Not that Clyde Barrow was a boy scout before he ended up at Eastham, but Eastham twisted him much harder in the wrong direction.

So… In 1932, Clyde Barrow was paroled early from Eastham, and he spent the next three years on a crime spree that had one central goal in mind: To get the guns, men and money necessary to organize an armed invasion of the Eastham Farm in order to free as many inmates as possible and kill as many guards as possible. Two years later, January 16, 1934, Bonnie & Clyde and friends pulled it off. Their pals Raymond Hamilton, Henry Methvin and several others were freed, and prison officer Major Joe Crowson was fatally shot. As Crowson lay dying, Lee Simmons vowed that all the culprits involved in the raid would be hunted down and killed. As we know from the movie, this really happened, except for Henry Methvin, the stool pigeon who sold them out. Retired Texas Ranger Frank Hamer was one of the primary men involved in hunting them down and organizing the ambush that claimed the lives of Bonnie & Clyde. They say Hamer was tough. Those who knew him best also say that the reason he killed several dozen men was that he was just a few shades lighter than the killers he killed.

Back to the rodeo. Supposedly Simmons presented the idea to the prison board in early September 1931 and, after a bit of discussion, the proposal was given unanimous approval, and they had that first rodeo in 1931. The site was the old prison baseball field, which also has a bit of history. Important thing here is that the old wood stands there only held about 300 spectators. Apparently they thought that was plenty of seating. Soon proved wrong. Every weekend, the prison had to turn away long lines of rodeo fans. Every weekend, prisoners worked hard building new seating using the saw mill at a nearby prison farm, but still they turned away hundreds upon hundreds of spectators.

Finally in 1950, at the cost of one million bucks, a new concrete and red brick rodeo arena was completed (after the rodeo season, so that year, only, the rodeo hit the road and was performed in Dallas, but that’s another story). The new arena seated 20,000, and that was just about the right number, because every Sunday in October, tens of thousands of rodeo fans showed up, bought trinkets and refreshments on the midway in front of the prison, also maybe enjoyed the fall fair on the town square of Huntsville, and then went inside to watch the rodeo.

What was the big attraction? Well, they say that these imprisoned individuals really worked hard to prove themselves. The obvious observation is, I guess, they didn’t have much to lose. What’s being trampled by a bull compared to the horrors and abuse and inhumanity one might experience in prison???

Not exactly an Eames chair. Old Sparky, crafted by inmates, at rest in the Texas Prison Museum in Huntsville.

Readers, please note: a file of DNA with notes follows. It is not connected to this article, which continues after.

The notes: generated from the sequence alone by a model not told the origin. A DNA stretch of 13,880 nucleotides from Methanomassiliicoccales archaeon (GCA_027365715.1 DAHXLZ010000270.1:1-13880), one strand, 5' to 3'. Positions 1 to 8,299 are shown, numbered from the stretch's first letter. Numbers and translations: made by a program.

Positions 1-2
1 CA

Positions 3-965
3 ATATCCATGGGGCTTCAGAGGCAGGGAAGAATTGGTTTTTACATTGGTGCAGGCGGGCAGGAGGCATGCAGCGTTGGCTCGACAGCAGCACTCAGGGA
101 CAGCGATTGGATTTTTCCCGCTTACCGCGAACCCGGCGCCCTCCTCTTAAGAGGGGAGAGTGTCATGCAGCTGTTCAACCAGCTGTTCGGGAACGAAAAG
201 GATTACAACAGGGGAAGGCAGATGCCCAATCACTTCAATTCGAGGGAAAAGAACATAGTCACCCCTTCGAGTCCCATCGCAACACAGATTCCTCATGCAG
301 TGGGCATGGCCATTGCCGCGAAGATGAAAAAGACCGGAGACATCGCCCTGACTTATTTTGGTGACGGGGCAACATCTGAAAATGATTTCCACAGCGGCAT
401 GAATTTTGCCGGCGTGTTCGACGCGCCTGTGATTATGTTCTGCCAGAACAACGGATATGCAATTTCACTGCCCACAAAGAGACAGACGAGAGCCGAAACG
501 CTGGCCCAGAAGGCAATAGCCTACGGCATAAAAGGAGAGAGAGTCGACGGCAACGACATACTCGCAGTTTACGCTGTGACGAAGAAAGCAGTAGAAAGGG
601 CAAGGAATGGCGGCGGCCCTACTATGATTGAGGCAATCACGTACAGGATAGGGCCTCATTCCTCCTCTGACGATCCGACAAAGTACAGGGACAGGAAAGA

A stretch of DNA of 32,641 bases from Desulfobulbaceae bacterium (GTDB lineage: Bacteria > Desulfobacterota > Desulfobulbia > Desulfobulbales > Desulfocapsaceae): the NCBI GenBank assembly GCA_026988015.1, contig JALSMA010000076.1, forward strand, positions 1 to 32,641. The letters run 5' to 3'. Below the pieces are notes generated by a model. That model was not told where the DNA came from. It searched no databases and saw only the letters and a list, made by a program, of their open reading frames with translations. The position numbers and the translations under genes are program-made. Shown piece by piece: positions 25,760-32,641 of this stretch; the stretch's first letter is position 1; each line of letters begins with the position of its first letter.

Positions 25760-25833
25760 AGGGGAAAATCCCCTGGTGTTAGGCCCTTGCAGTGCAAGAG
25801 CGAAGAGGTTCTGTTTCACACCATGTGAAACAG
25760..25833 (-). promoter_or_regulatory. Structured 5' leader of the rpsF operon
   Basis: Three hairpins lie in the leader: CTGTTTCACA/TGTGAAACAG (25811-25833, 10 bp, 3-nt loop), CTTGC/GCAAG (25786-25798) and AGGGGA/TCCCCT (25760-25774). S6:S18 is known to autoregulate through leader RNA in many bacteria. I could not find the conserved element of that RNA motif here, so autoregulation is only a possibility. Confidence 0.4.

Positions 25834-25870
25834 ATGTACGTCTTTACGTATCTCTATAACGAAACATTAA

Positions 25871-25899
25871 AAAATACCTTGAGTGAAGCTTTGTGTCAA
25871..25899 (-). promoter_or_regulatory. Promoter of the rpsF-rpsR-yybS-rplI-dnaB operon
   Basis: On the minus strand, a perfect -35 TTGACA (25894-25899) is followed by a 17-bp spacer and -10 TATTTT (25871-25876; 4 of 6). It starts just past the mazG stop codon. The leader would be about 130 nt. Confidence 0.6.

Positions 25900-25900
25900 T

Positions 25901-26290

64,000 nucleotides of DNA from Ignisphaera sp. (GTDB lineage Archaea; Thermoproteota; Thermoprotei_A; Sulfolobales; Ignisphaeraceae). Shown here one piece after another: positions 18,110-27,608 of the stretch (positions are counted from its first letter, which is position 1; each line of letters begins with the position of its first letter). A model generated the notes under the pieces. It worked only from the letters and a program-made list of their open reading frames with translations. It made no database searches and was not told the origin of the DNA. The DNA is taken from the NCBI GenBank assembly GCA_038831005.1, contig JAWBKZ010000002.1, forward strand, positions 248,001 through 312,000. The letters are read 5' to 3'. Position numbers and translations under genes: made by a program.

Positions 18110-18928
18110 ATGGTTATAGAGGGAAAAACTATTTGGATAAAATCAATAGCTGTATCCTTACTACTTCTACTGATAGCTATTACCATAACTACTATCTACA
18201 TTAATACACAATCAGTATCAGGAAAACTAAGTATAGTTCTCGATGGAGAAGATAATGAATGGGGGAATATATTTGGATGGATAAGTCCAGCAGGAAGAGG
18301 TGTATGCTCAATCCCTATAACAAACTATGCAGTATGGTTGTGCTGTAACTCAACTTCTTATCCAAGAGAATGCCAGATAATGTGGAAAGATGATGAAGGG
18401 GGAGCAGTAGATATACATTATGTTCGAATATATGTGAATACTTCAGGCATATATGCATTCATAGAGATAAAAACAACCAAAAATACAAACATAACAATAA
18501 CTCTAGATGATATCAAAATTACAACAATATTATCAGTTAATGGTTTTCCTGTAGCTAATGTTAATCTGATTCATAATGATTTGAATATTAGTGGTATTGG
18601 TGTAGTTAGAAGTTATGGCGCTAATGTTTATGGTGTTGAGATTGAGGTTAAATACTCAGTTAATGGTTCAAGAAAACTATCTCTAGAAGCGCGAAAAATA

So, anyway, in addition to the added impetus the inmates might have had, the rodeo was extremely fast-paced, with the individual sets during any event coming bang-bang-bang, one after another. An inmate cowboy gets thrown from a badass monster Brahman bull and he’s just getting up and out of the way when the chute opens for the next ride. The dust never settled on the Huntsville Prison Rodeo. No wonder they called it “The roughest and wildest rodeo behind bars.”

Women imprisoned at the Goree unit sewed the zebra stripe uniforms for the inmate cowboys. For a few years in the 1970s — after the inauguration of the Miss Texas Prison Rodeo pageant, women inmates were also allowed to compete in the arena — in the greased pig contests and other events. A huge step for gender equality it was not. But the crowds seemed to like it.

The Texas Prison Rodeo at Huntsville was the only such rodeo until its imitators at the state prisons at Angola, Louisiana and McAlester, Oklahoma. The rodeo at Angola, Louisiana, is still going, but McAlester rodeo bit the dust a couple of years ago after a 69 year run.

The best prison rodeo story I’ve learned from all this is the story of O’Neal Browning. I didn’t read about him in the Handbook of Texas or anywhere else. I’d never heard of him before I started working on this story, but I did suspect that I’d find some really compelling stories of convict cowboys. I was going through all the old rodeo programs when I turned a page and saw his face. I thought — that’s him. That’s my story. O’Neal Browning wore a cowboy hat and prison stripes. He spoke to me.

O’Neal Browning, an African-American, grew up on a family farm near Houston. His father beat him. O’Neal (I’m trying to find out the origin of his first name — must be a story there, too) was born in 1930 or 1931, I’m not sure when, but one writer claimed that his birth was around the same time that Lee Simmons started planning the prison rodeo — thus, it must have been 1930 or 1931. Maybe 1932. Who cares?

When he was 16, O’Neal started hanging around the stockyards at the Houston Fat Stock Show & Rodeo, and learned to ride bulls there for practice (the bulls needed to be ridden to keep them in a foul mood) at $5 apiece. One day O’neal made $100. That means he rode 20 bulls. Ouch.

Soon he was competing in local rodeos and making a little prize money. His father, unimpressed, beat him when he came home, complaining that he needed him around the family farm instead. O’Neal lost his left thumb in a calf roping accident. His parents didn’t know he’d lost it until the bandages came off.